--Samantha Power, A Problem from Hell: America in the Age of Genocide (Basic Books, 2002; paperback edition by Perennial, 2005). Publishers Weekly: An uncompromising and disturbing examination of 20th-century acts of genocide and U.S. responses to them. . . . In the face of firsthand accounts of genocide, invocations of geopolitical considerations and studied and repeated refusals to accept the reality of genocidal campaigns simply fail to convince, she insists. But Power also sees signs that the fight against genocide has made progress. . . . This is a well-researched and powerful study that is both a history and a call to action. Samantha Power directs Harvard Universitys Carr Center for Human Rights and is a former journalist.
MEETING SCHEDULE -- Mondays from 7:00 p.m. to 8:30 p.m. in July and August (July 18 & 25 and August 1 & 8) at the Mandolin Café, 3923 S. 12th St., Tacoma, WA.
--United for Peace of Pierce County meets at 7:00 p.m. on 1st and 3rd Thursdays at First United Methodist Church, 423 Martin Luther King Jr. Way, Tacoma, WA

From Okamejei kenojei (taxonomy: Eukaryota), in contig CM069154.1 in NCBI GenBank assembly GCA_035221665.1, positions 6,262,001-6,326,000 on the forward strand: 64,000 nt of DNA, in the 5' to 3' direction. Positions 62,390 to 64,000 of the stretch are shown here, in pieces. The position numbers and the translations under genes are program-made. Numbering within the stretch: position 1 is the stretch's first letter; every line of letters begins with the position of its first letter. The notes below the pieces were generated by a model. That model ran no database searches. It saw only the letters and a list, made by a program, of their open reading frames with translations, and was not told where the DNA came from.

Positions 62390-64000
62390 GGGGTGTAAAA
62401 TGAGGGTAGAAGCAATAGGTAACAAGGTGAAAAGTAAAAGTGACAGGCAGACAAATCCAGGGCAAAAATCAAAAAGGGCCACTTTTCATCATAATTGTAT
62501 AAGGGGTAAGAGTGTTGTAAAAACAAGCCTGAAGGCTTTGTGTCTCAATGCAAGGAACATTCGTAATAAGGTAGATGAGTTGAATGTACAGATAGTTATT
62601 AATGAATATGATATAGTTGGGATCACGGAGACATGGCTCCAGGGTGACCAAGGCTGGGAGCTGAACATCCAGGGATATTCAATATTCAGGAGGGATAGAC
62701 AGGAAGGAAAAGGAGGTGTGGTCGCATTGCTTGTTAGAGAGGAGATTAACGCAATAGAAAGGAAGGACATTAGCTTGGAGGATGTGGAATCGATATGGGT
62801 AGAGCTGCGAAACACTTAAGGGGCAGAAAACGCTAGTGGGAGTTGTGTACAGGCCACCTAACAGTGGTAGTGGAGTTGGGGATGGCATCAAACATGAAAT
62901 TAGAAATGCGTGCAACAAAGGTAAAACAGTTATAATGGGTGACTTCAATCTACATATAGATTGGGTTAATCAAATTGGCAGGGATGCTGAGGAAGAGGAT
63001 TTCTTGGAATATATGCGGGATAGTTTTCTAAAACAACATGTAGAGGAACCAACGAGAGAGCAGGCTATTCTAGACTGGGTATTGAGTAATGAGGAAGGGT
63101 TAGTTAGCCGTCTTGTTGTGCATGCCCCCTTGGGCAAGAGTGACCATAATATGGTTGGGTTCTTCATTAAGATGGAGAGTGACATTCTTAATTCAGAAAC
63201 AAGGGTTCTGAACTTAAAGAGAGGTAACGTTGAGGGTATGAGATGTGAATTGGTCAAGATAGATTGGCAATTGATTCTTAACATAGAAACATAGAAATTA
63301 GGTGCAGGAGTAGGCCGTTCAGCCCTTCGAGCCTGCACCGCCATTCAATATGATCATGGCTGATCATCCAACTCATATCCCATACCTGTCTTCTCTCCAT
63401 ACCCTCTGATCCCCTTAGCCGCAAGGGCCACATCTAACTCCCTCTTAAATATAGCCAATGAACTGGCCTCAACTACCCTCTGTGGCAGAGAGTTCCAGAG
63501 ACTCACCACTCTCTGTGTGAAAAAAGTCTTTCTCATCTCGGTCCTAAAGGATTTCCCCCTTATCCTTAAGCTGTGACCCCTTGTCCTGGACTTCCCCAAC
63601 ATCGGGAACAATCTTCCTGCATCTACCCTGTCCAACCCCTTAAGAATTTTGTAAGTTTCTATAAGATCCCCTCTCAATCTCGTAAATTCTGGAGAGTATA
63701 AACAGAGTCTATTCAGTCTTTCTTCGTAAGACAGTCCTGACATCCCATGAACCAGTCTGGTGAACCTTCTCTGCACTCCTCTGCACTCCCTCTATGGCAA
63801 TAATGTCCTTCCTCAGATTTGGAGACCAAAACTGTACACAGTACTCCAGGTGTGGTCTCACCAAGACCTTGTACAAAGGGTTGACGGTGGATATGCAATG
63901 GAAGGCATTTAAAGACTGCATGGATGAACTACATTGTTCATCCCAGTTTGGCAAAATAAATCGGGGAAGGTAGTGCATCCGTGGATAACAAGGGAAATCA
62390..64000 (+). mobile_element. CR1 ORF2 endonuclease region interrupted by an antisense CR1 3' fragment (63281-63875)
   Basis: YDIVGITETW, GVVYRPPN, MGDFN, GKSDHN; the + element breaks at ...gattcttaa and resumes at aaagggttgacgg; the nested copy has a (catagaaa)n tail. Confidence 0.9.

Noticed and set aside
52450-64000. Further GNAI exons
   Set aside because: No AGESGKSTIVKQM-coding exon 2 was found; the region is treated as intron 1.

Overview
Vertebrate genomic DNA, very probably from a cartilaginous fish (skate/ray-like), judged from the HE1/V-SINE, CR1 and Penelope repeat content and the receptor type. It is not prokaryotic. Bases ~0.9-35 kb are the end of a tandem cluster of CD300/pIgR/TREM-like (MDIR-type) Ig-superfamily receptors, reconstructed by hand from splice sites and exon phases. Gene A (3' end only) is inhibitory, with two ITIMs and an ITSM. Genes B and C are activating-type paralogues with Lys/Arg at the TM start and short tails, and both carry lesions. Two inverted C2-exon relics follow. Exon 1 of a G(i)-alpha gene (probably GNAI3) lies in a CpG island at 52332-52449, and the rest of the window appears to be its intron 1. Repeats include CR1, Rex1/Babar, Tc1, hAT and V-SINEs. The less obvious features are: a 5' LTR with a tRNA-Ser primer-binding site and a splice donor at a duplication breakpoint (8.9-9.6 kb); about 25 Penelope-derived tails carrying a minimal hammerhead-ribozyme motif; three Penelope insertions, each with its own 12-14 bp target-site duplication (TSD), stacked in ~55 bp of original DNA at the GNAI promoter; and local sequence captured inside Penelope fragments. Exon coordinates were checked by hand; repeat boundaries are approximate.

Digging Deeper, UFPPCs book discussion series, has been meeting weekly since July 2004. We have considered these books bearing on matters related to UFPPCs mission statement: "We nonviolently oppose the reliance on unilateral military actions rather than cooperative diplomacy": Kevin Phillips, American Dynasty: Aristocracy, Fortune, and the Politics of Deceit in the House of Bush (Viking, 2004); Craig Unger, House of Bush, House of Saud: The Secret Relationship between the World's Two Most Powerful Dynasties (Scribner, 2004); Bob Woodward, Plan of Attack (Simon and Schuster, 2004); Evan Wright, Generation Kill: Devil Dogs, Iceman, Captain America, and the New Face of American War (Putnam, 2004); Richard A. Clarke, Against All Enemies (Free Press, 2004); David Ray Griffin, The New Pearl Harbor: Disturbing Questions about the Bush Administration and 9/11 (Interlink, 2004); James Mann, Rise of the Vulcans: The History of Bush's War Cabinet (Viking, 2004); Dana Priest, The Mission: Waging War and Keeping Peace with America's Military (Norton, 2003); Chalmers Johnson, The Sorrows of Empire: Militarism, Secrecy, and the End of the Republic (Metropolitan Books, 2004); Joel Bakan, The Corporation: The Pathological Pursuit of Profit and Power (Free Press, 2004); Catherine Lutz, Homefront: A Military City and the American Twentieth Century (Beacon, 2001); Robert McChesney, The Problem of the Media: US Communication Politics in the Twenty-First Century (Monthly Review Press, 2004); Peter Dale Scott, Drugs, Oil, and War: The United States in Afghanistan, Columbia, and Indochina (Rowman and Littlefield, 2003); Rahul Mahajan, Full Spectrum Dominance: US Power in Iraq and Beyond (Seven Stories Press, 2003); Anonymous [Michael Scheuer], Imperial Hubris: Why the West Is Losing the War on Terror (Brassey's, 2004); Daniel Yergin, The Prize: The Epic Quest for Oil, Money, and Power (Simon & Schuster, 1991); Michael T. Klare, Blood and Oil: The Dangers and Consequences of America's Growing Dependency on Imported Petroleum (Metropolitan Books, 2004); Ross Gelbspan, Boiling Point: How Politicians, Big Oil and Coal, Journalists and Activists Are Fueling the Climate Crisis -- and What We Can Do to Avert Disaster (Basic Books, 2004); Thom Hartmann, The Last Hours of Ancient Sunlight: Waking Up to Personal and Global Transformation (Three Rivers Press, 1999); Richard Heinberg, The Party's Over: Oil, War and the Fate of Industrial Societies (New Society, 2003); Kenneth S. Deffeyes, Hubberts Peak: The Impending World Oil Shortage (Princeton UP, 2001); Amory Lovins et al., Winning the Oil Endgame: Innovation for Profit, Jobs, and Security (Rocky Mountain Institute, 2005); Mark Lynas, High Tide: The Truth about Our Climate Crisis (Picador, 2004); Brian M. Fagan, The Long Summer: How Climate Changed Civilization (Basic Books, 2004); Patrick J. Michaels, Meltdown: The Predictable Distortion of Global Warming by Scientists, Politicians, and the Media (Cato Institute, 2004); Richard B. Alley, The Two-Mile Time Machine: Ice Cores, Abrupt Climate Change, and Our Future (Princeton University Press, 2002); T.E. Graedel and Paul J. Crutzen, Atmospheric Change: An Earth System Perspective (W.H. Freeman, 1992); Spencer R. Weart, The Discovery of Global Warming (Harvard University Press, 2003); Douglas V. Hoyt & Kenneth H. Schatten, The Role of the Sun in Climate Change (Oxford University Press, 1997); Jim Wallis, God's Politics: Why the Right Gets It Wrong and the Left Doesn't Get It (HarperSanFrancisco, 2005); Jared Diamond, Collapse: How Societies Choose to Fail or Succeed (Viking, 2004); Ted Nace, Gangs of America: The Rise of Corporate Power and the Disabling of Democracy (Berret-Koehler, 2001); P.W. Singer, Corporate Warriors: The Rise of the Privatized Military Industry (Cornell University Press, 2003); Roland Marchand, Creating the Corporate Soul: The Rise of Public Relations and Corporate Imagery in American Big Business (University of California Press, 1998); Paul Hawken, Amory Lovins, and L. Hunter Lovins, Natural Capitalism: Creating the Next Industrial Revolution (Back Bay Books, 2000); Elizabeth A. Fones-Wolf, The Selling of Free Enterprise: The Business Assault on Labor and Liberalism, 1945-1960 (University of Illinois Press, 1994); David C. Korten, When Corporations Rule the World, 2nd ed., (Berret-Koehler, 2001); Elliott D. Sclar and Richard C. Leone, You Dont Always Get What You Pay For: The Economics of Privatization (Cornell University Press, 2001); Ezra N. Suleiman, Dismantling Democratic States (Princeton University Press, 2003); Naomi Klein, No Logo: Taking Aim at the Brand Bullies (Picador, 2002; orig. ed. 1999); John Perkins, Confessions of an Economic Hit Man (Berrett-Koehler, 2004); Kevin Phillips, Wealth and Democracy: A Political History of the American Rich (Broadway Books, 2002); Paul Roberts, The End of Oil: On the Edge of a Perilous New World (Houghton Mifflin, 2004); Arundhati Roy, An Ordinary Person's Guide to Empire (South End Press, 2004).